Rate Increase for ACCESS Public Transportation
ACCESS Public Transportation is announcing a rate increase beginning September 1, 2022. All city rides will be $3.00 per one way ride and all county rides will be $5.00 per one way ride. Tickets purchased before this date can still be used with the rider paying the difference.
ACCESS operates from 6:00 am to 10:00 pm seven days a week. ACCESS phone lines will be open from 6:00 am to 9:30 pm seven days a week for you to book rides. You can book rides two weeks in advance and are encouraged to do so.
To book a ride or for more information regarding the rate increase, contact ACCESS Transportation at 785-628-1052.
Sarah Meitner - Living a Purpose Filled Life
Many know Sarah Meitner as the director of the Heartland Community Foundation and a strong presence within the Hays community. She has worked to grow and improve Hays by participating in various projects like the development of the new ARC Park that has recently been built on 33rd street.
However, Sarah has an incredible family story that not many people get the opportunity to learn about. Sarah is the proud mother of five children including her youngest son Abraham (Abe) who has down syndrome. Since giving birth to Abe, Sarah has made it her goal to create a more welcoming community for Abe so that he can live a purpose centered life. She uses her voice to share information about down syndrome and helps the world to understand Abe’s unique gifts, talents, and purpose. She expresses that Abe is not a burden, but rather, an intricate part of their family and describes having a child with a disability as a tremendous gift.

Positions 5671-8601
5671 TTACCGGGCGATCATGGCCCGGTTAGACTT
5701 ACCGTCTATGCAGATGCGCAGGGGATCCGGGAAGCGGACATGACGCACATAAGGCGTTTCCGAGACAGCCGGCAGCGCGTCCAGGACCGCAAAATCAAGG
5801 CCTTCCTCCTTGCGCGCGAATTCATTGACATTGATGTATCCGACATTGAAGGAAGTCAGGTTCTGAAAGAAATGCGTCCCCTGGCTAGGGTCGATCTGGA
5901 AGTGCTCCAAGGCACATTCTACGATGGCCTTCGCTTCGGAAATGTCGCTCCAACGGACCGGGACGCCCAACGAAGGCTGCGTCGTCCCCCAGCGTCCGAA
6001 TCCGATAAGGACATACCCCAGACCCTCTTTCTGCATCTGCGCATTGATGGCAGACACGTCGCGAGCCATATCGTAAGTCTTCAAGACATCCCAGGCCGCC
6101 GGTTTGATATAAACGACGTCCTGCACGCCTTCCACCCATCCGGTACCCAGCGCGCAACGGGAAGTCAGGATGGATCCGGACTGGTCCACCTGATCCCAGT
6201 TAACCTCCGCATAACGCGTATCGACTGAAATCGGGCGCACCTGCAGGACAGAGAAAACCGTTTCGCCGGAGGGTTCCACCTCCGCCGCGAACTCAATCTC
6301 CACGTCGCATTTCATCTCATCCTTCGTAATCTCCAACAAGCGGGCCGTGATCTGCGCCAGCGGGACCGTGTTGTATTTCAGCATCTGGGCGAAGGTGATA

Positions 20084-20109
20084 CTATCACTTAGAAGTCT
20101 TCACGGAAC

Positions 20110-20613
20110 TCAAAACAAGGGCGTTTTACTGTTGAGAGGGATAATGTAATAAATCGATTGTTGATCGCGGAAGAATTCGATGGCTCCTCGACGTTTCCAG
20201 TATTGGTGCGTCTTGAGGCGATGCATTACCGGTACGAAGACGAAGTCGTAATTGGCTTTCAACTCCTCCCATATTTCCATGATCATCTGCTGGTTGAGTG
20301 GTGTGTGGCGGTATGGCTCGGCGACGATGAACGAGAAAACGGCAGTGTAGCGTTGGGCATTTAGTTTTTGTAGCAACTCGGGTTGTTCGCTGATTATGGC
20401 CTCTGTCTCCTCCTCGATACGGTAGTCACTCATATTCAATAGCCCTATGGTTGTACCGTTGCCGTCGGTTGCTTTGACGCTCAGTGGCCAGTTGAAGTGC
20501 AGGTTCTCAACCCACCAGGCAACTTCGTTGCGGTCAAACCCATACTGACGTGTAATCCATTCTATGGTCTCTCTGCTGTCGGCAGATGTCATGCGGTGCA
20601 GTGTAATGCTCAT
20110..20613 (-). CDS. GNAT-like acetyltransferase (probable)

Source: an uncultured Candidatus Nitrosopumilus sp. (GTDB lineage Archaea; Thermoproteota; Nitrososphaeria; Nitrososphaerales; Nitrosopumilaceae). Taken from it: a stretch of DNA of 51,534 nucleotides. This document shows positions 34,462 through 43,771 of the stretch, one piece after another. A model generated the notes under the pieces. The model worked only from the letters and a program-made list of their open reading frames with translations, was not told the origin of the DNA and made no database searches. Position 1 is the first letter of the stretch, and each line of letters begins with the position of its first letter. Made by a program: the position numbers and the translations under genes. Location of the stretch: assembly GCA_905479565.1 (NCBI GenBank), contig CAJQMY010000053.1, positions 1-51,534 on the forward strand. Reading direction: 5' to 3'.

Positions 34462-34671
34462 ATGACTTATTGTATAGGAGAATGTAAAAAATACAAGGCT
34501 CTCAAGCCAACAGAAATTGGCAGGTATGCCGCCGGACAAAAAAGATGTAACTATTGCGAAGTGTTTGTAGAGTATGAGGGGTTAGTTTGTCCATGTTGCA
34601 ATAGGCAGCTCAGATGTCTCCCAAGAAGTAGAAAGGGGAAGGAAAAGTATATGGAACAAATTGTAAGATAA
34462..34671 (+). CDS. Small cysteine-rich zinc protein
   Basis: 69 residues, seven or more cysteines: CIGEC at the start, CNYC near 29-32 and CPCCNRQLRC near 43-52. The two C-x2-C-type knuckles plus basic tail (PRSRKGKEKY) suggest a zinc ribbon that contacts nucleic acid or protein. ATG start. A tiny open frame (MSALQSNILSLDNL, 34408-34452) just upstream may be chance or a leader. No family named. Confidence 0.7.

Through her advocacy in the community and on social media, Sarah began to tackle issues related to down syndrome on an even larger scale. She was able to bring Abe with her to testify in Topeka to create a bill in Kansas that eliminated organ transplant discrimination. She also went to Washington D.C. to meet with senators and representatives about creating welcoming communities. Through these endeavors, Sarah has worked to make a difference for individuals with down syndrome not only in the Hays community, but all over the world.
She wants people to become more accepting of Abe so that he can be proud of having down syndrome, live a life filled with purpose, and most importantly, be an advocate for himself while leaning into his voice. Sarah stated, “We are all given talents and gifts and you can stifle them and ignore them, or you can lean into them.”
Custom Creations encourages a life of purpose, providing a creative outlet for disabled individuals
By Hailey Chapman Hays Daily News
Live With Purpose- a fitting catchphrase for a business with a profound mission. Custom Creations in Downtown Hays works in partnership with DSNWK to provide work for individuals with developmental disabilities. Creating one of a kind furniture and staple pieces for any home, Custom Creations uses donated, real wood furniture to prove that both their business and your next home purchase will be sustainable.